I love books. Books have always been my comfort and have helped me get through some of life’s difficulties. My genre is all over the place, I can read historical fiction one minute, and switch to a data science book, and ending the day with a children’s book. I am also the kind of reader who leaves stacks of books all over the place, and read multiple books at the same time (just because I can).
Throughout the pandemic, my reading has significantly increased. I go out less and I try to read before I sleep. So far I’ve read 34 books and have had engaging and eye opening conversations with my friends for some of the books. I also started reading the Shadow and Bone trilogy, along with the Six of Crows duology and instantly fell in love with Leigh Bardugo, its author. I watched the Netflix series and had in depth conversations with my friends about the difference between the series and the book. This is also the reason why I love to read, you get unexpected friends. I made new friends just because I love to read, and isn’t that just an amazing way to connect with someone?
Who misses travelling? I sure do! and with the pandemic still going strong (sadly) it doesn’t seem that travelling will be in our calendar anytime soon. As someone who takes inspiration from travelling, I have recently found myself struggling to create. So, a few weeks ago I decided to take some time off of work to “travel”! I decided to visit the Art Science Museum with a friend of mine. After living here for almost a decade, I surprisingly had never stepped foot inside the lotus shaped building before this trip! Oh and yes, I had only just realised that the Art Science Museum is shaped like a lotus while I sat waiting for my friend! And it all made sense, why it was surrounded by lotus flowers!
How crazy is it that it’s been a year (well, depending on where you are of course!) since the pandemic forced countries to go into lockdown. We’re still in the middle of the pandemic, international travels are still pretty much non-existent and many of us have not been able to see our loved ones in person. Although there is hope with vaccines being approved and vaccinations offered in a number of countries, it seems like there is still a long way to go before things can go back to “normal” (what is normal anyway?!). I personally have felt overwhelmed at times, feeling I’ve had enough of this pandemic, wanting to travel and most of all wanting to go home and see my family back home! Sadly, the virus seems to be very insistent on staying with us for a moment longer. I’m sure many are also feeling the same way. I’m here to share with you some ideas that might be able to boost your mood a little. There’s nothing better that a little bit of art and creativity to make you feel better!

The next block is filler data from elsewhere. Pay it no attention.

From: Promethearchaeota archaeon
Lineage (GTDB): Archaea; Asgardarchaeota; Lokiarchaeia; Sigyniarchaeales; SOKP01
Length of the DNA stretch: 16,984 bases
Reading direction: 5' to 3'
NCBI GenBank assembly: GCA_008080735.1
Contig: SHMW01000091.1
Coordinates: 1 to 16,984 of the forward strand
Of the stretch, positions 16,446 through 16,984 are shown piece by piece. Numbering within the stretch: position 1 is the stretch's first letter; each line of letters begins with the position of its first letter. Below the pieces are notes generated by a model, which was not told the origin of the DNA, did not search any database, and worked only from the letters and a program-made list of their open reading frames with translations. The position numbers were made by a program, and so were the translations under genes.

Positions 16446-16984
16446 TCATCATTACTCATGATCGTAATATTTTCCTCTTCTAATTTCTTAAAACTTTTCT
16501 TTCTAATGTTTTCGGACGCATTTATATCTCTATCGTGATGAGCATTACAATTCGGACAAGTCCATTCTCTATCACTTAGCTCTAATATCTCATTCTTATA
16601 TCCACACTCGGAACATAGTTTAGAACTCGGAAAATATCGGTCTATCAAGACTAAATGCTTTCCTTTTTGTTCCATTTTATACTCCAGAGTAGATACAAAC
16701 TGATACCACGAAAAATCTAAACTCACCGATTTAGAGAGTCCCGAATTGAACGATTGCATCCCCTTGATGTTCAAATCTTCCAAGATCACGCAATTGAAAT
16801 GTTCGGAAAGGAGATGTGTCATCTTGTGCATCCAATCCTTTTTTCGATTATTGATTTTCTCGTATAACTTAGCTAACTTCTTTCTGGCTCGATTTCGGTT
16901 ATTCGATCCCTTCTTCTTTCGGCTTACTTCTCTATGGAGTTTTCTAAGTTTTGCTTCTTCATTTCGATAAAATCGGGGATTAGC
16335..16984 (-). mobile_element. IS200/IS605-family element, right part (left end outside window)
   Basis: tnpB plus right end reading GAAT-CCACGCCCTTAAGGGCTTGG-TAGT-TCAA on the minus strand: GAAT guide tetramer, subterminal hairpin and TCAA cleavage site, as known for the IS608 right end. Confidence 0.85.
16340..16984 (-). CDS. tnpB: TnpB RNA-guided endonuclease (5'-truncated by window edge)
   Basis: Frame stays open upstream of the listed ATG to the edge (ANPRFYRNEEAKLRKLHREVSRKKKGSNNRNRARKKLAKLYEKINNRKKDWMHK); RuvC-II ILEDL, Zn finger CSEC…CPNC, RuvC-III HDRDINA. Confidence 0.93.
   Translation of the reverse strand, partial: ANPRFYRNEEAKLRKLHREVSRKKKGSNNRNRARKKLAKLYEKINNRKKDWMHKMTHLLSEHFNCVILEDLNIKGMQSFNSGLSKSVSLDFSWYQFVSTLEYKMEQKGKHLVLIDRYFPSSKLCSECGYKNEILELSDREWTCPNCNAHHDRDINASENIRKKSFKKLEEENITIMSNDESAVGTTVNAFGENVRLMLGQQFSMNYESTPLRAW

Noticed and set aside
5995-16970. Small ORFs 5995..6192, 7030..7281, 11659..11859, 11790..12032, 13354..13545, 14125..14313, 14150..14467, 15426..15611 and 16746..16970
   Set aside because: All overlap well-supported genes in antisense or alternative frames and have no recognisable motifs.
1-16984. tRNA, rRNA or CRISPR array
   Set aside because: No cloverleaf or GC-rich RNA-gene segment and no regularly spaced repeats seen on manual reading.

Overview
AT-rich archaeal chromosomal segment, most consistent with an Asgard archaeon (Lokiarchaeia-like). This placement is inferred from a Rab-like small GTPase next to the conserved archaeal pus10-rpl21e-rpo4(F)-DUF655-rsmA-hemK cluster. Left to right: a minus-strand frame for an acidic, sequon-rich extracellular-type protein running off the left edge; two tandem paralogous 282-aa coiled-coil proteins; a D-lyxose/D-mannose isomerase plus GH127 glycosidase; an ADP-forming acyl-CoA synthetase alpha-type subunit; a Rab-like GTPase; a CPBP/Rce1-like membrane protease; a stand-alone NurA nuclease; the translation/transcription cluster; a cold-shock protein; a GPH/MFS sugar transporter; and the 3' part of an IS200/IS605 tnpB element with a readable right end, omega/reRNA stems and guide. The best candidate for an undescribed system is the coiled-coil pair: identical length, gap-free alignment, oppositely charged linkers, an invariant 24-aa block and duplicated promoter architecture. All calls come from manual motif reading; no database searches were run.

Hey guys, it’s been a while! I hope you are all doing well in this new year. I know we’ve been pretty silent in here. For me personally, I’ve been struggling to find a balance between my day job and keeping up with my creative side. On top of that, the pandemic has gotten me in all sorts of mood. Being unable to go home and see my family has sometimes made me feel down and hopeless. In trying to keep sane throughout this difficult time I’ve inadvertently discovered a new love – gardening. A close friend of mine actually influenced me to start, she had successfully grown all sorts of edibles inside her apartment and had shared her urban farming journey with me whenever we talked. So, in November I moved into an apartment with a balcony and started my gardening journey. I didn’t realise how much I would love it until I saw seeds I sowed starting to germinate and grow into “real” plants! There’s just something so amazing and humbling watching a single seed turn into a plant, a flower, something you could actually harvest and eat. So, in this post I just wanted to share with you what I’ve been doing in my garden and how that’s become inspiration for me to paint.
Well hello there! We know it has been a long time. To be honest, we have been swamped with end of year work. We really wanted to make regular bi-weekly posts but it turns out we were a little too ambitious. We also didn’t really want to put too much burden on ourselves since this was supposed to be a fun project, but we do hope we will be more active next year with a schedule that can fit our lives.